We have learned a valuable lesson today, Gentle Reader, about the dangers of letting yourself disconnect completely from popular culture. Behold:
Okay, we never watched “The Sopranos”. And while we were vaguely aware of what the opening credits were like, it wasn’t until today that we actually watched them. (As an aside, the reason for watching them was that we’re planning Patty (In Dallas)’s visit here [EEEEEEEE!], and wanted to give her an idea of the difference between the drives from Philly and Newark.) The first minute of the credits is, in reverse, our Devils season-ticket experience! It made us so nostalgic, all that Turnpike awesomeness. But the image at 0:37… that just blew our minds.
You see, when we had season tickets, we went to every single game, every year. All the preseason games, all 41 home games, and the two or three playoff games before the end of the first-round flameout. Our glory days only lasted 3 1/2 years, but that’s still roughly 160 drives up and down the Turnpike for our beloved Devils. Needless to say, the entire 90-minute drive became highly ritualized for us, with its own mythology and wildly-spun fictions. We had to say hello to the melted Javy Lopez life-sized blow-up doll on the tarmac at Newark. There were always hearty greetings for Trevor “Big Trev” Linden at the Linden refinery plant. And, most importantly, there was Hydro-Puf.
It’s hard to say what prompted the start of Hydro-Puf’s story, but suffice to say that it ended up thusly: Schnookie and Eric Fichaud (don’t ask) lived in the old, run-down Hyrdro-Pruf factory after the Exit 15 divergence, and in 1997 Fichaud tried to go to the All-Star Game in San Jose by kickboarding through the Panama Canal on his kickboard named Hydro-Puffie. Every time we drove past Hydro-Puf, we all heartily greeted Fiche, and discussed all the amenities his dilapidated surrounds had to offer (like the hot tub on the top of the crumbling industrial tower). There is no more beloved landmark on the New Jersey Turnpike for us than Hydro-Puf. Every time we drove past it — for any reason, Devils or otherwise — we giggled. Every time we took the train into the City, we craned our necks to see if we could catch a glimpse of it, even though we knew we couldn’t. Every time we flew into or out of Newark, we hoped against hope to see it from the plane. Hydro-Puf is as much a part of our Devils experience as the Meadowlands itself. Even after the “F” fell off and it was saddled with the indignity of being called Hydro-Pu.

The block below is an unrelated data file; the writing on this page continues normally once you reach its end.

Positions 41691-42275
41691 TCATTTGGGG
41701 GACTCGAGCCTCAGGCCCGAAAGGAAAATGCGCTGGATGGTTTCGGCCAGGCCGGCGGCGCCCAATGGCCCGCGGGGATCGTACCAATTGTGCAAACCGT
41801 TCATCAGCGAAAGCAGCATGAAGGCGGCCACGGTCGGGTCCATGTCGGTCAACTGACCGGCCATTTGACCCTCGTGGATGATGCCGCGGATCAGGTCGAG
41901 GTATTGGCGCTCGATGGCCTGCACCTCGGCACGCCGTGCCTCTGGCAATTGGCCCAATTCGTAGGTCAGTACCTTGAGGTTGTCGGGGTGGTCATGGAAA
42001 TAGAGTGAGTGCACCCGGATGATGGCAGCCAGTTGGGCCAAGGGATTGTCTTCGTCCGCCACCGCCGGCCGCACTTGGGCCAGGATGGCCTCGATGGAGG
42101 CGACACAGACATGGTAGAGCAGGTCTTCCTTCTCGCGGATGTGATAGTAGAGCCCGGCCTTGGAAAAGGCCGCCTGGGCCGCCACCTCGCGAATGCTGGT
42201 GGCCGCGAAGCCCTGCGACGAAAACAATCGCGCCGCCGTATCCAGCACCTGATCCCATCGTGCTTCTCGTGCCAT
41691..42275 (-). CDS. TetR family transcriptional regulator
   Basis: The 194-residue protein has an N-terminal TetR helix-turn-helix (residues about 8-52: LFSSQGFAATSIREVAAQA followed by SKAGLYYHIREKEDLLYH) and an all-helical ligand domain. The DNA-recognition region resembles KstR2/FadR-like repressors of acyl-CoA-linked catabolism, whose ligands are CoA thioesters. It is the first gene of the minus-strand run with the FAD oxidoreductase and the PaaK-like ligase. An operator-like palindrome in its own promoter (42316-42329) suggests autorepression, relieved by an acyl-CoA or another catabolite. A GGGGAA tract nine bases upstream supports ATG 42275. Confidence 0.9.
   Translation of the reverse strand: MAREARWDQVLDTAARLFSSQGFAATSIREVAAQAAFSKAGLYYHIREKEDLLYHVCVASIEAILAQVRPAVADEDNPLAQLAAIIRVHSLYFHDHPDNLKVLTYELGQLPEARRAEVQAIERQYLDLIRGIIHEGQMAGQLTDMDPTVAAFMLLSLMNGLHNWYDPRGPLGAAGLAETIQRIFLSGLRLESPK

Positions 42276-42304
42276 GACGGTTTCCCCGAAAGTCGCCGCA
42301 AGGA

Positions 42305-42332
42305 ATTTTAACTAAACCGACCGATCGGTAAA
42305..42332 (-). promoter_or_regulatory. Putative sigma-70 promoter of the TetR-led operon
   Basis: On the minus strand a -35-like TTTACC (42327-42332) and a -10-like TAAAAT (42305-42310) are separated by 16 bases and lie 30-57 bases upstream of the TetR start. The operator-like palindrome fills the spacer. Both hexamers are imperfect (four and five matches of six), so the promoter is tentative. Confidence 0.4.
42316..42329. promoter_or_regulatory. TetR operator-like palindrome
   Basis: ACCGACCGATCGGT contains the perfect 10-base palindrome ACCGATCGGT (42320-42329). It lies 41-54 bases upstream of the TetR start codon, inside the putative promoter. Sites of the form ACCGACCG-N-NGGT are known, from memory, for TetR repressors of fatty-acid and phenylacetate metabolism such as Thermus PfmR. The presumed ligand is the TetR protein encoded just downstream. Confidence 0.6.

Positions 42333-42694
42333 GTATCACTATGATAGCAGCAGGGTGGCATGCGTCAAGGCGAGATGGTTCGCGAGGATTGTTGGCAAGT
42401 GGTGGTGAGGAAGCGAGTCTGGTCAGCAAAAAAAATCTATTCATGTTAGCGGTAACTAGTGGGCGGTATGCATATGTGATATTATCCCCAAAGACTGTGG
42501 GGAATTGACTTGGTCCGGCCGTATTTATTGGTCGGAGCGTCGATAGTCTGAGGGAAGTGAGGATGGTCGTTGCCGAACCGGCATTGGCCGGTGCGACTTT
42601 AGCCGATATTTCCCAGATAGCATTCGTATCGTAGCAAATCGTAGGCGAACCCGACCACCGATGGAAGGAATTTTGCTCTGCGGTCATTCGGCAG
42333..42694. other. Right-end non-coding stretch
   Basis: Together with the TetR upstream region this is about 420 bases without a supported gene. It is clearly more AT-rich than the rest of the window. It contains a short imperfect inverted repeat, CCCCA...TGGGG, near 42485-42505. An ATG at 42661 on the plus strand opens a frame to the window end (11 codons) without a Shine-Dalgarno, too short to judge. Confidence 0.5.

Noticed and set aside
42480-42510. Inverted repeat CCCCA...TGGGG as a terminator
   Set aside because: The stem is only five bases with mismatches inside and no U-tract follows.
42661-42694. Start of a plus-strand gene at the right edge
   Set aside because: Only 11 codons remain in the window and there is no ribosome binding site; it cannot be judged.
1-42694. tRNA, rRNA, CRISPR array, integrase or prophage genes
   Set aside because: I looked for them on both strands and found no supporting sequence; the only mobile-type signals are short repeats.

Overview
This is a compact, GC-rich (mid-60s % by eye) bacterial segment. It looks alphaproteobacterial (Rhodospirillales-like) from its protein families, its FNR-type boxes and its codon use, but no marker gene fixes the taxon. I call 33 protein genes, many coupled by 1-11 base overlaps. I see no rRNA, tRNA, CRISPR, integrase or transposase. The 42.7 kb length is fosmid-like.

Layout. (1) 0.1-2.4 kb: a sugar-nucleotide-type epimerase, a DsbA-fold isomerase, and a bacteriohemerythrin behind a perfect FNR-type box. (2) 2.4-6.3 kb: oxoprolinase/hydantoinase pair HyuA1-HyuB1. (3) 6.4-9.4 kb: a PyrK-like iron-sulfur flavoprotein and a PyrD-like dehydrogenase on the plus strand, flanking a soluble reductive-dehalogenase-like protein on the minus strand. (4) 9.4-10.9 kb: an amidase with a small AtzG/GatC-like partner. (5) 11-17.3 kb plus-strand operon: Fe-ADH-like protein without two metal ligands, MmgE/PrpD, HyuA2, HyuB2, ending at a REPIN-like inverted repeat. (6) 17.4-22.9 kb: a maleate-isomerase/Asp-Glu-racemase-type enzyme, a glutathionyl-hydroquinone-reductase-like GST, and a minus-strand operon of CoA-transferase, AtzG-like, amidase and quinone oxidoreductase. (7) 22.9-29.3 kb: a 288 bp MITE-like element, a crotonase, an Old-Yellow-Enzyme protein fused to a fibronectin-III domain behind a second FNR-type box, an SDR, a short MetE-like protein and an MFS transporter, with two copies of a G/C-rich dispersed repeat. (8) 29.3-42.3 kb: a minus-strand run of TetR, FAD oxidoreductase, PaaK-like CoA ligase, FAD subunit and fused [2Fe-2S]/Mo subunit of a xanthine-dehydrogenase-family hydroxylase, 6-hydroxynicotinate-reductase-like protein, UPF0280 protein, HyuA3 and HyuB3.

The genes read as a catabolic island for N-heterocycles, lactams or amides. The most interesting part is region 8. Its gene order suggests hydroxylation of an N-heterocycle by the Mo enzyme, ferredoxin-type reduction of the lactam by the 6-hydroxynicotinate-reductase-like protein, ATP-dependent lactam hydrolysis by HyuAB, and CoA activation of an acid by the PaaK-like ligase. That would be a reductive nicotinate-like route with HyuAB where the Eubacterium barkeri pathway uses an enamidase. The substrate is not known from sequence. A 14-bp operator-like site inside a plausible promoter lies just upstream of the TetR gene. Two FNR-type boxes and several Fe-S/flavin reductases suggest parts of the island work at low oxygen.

And all this time, it was featured prominently on the opening credits of “The Sopranos”. Who knew??